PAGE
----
Janet Street-Porter
Sun, sex and an anthropological study: One British academic's summer of hell in Magaluf

Sun, sex and an anthropological study

One academic’s summer of hell in Magaluf
From Shakespeare to Rising Damp... to Vicious

Frances de la Tour's 50-year triumph

'Rising Damp' brought De la Tour such recognition that she could be forgiven if she'd never been able to move on. But at 70, she continues to flourish - and to beguile
'That Whitsun, I was late getting away...'

Ian McMillan on the Whitsun Weddings

This weekend is Whitsun, and while the festival may no longer resonate, Larkin's best-loved poem, lives on - along with the train journey at the heart of it
Kathryn Williams explores the works and influences of Sylvia Plath in a new light

Songs from the bell jar

Kathryn Williams explores the works and influences of Sylvia Plath
How one man's day in high heels showed him that Cannes must change its 'no flats' policy

One man's day in high heels

...showed him that Cannes must change its 'flats' policy
Is a quiet crusade to reform executive pay bearing fruit?

Is a quiet crusade to reform executive pay bearing fruit?

Dominic Rossi of Fidelity says his pressure on business to control rewards is working. But why aren’t other fund managers helping?
The King David Hotel gives precious work to Palestinians - unless peace talks are on

King David Hotel: Palestinians not included

The King David is special to Jerusalem. Nick Kochan checked in and discovered it has some special arrangements, too
More people moving from Australia to New Zealand than in the other direction for first time in 24 years

End of the Aussie brain drain

More people moving from Australia to New Zealand than in the other direction for first time in 24 years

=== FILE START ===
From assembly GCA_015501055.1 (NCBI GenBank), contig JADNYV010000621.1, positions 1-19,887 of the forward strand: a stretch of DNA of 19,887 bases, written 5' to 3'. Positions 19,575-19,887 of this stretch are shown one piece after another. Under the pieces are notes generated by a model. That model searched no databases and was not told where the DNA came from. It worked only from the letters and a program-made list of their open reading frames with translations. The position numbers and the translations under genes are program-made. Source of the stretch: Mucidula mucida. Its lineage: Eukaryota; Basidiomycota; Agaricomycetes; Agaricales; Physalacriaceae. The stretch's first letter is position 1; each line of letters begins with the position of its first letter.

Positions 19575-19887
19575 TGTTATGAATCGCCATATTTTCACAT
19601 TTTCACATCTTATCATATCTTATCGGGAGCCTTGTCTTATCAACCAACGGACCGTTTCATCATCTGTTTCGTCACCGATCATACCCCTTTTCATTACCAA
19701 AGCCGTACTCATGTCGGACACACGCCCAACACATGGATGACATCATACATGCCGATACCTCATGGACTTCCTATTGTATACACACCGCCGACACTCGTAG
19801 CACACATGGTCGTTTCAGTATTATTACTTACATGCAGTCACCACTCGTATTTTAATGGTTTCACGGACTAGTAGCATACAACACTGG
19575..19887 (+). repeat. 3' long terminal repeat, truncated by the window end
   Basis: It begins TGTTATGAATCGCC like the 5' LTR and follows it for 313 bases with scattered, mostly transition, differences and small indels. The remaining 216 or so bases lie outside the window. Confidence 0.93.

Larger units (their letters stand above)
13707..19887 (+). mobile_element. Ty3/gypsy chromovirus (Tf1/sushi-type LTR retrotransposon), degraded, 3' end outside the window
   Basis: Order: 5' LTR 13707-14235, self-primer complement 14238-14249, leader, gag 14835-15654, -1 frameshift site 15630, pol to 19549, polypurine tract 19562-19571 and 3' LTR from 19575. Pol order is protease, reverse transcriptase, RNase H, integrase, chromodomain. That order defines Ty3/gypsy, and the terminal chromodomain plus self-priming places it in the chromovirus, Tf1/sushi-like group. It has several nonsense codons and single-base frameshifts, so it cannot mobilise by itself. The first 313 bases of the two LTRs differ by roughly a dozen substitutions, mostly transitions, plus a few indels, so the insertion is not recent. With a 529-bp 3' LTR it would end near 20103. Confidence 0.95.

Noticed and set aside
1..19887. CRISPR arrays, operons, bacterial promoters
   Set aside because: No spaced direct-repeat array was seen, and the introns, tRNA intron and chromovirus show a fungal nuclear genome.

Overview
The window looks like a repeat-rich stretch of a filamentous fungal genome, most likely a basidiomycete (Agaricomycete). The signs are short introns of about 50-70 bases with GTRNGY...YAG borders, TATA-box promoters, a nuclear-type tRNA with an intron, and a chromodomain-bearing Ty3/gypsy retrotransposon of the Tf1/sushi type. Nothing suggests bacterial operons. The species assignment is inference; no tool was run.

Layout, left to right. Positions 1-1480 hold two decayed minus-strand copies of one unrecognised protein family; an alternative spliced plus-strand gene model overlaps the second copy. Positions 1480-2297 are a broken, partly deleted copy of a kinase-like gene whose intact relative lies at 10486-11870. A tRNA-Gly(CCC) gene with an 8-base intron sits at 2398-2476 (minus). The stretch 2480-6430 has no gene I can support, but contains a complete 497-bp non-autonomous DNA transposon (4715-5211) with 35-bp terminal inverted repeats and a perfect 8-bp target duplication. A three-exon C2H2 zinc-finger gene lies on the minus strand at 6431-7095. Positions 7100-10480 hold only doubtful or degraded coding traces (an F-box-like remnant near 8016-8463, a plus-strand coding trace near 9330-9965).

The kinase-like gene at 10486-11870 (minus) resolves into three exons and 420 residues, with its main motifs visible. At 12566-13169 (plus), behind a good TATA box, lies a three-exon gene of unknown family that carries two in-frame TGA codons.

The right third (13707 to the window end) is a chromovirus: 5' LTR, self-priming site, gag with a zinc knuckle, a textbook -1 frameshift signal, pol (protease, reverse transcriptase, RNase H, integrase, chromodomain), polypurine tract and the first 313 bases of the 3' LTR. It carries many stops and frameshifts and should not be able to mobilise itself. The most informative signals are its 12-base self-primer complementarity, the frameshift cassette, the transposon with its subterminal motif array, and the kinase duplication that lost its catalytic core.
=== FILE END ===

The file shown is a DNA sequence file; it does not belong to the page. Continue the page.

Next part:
Meditation is touted as a cure for mental instability but can it actually be bad for you?

Can meditation be bad for you?

Researching a mass murder, Dr Miguel Farias discovered that, far from bringing inner peace, meditation can leave devotees in pieces
Eurovision 2015: Australians will be cheering on their first-ever entrant this Saturday

Australia's first-ever Eurovision entrant

Australia, a nation of kitsch-worshippers, has always loved the Eurovision Song Contest. Maggie Alderson says it'll fit in fine
Letterman's final Late Show: Laughter, but no tears, as David takes his bow after 33 years

Laughter, but no tears, as Letterman takes his bow after 33 years

Veteran talkshow host steps down to plaudits from four presidents
Ivor Novello Awards 2015: Hozier wins with anti-Catholic song 'Take Me To Church' as John Whittingdale leads praise for Black Sabbath

Hozier's 'blasphemous' song takes Novello award

Singer joins Ed Sheeran and Clean Bandit in celebration of the best in British and Irish music
Tequila gold rush: The spirit has gone from a cheap shot to a multi-billion pound product

Join the tequila gold rush

The spirit has gone from a cheap shot to a multi-billion pound product
12 best statement wallpapers

12 best statement wallpapers

Make an impact and transform a room with a conversation-starting pattern
Paul Scholes column: Does David De Gea really want to leave Manchester United to fight it out for the No 1 spot at Real Madrid?

Paul Scholes column

Does David De Gea really want to leave Manchester United to fight it out for the No 1 spot at Real Madrid?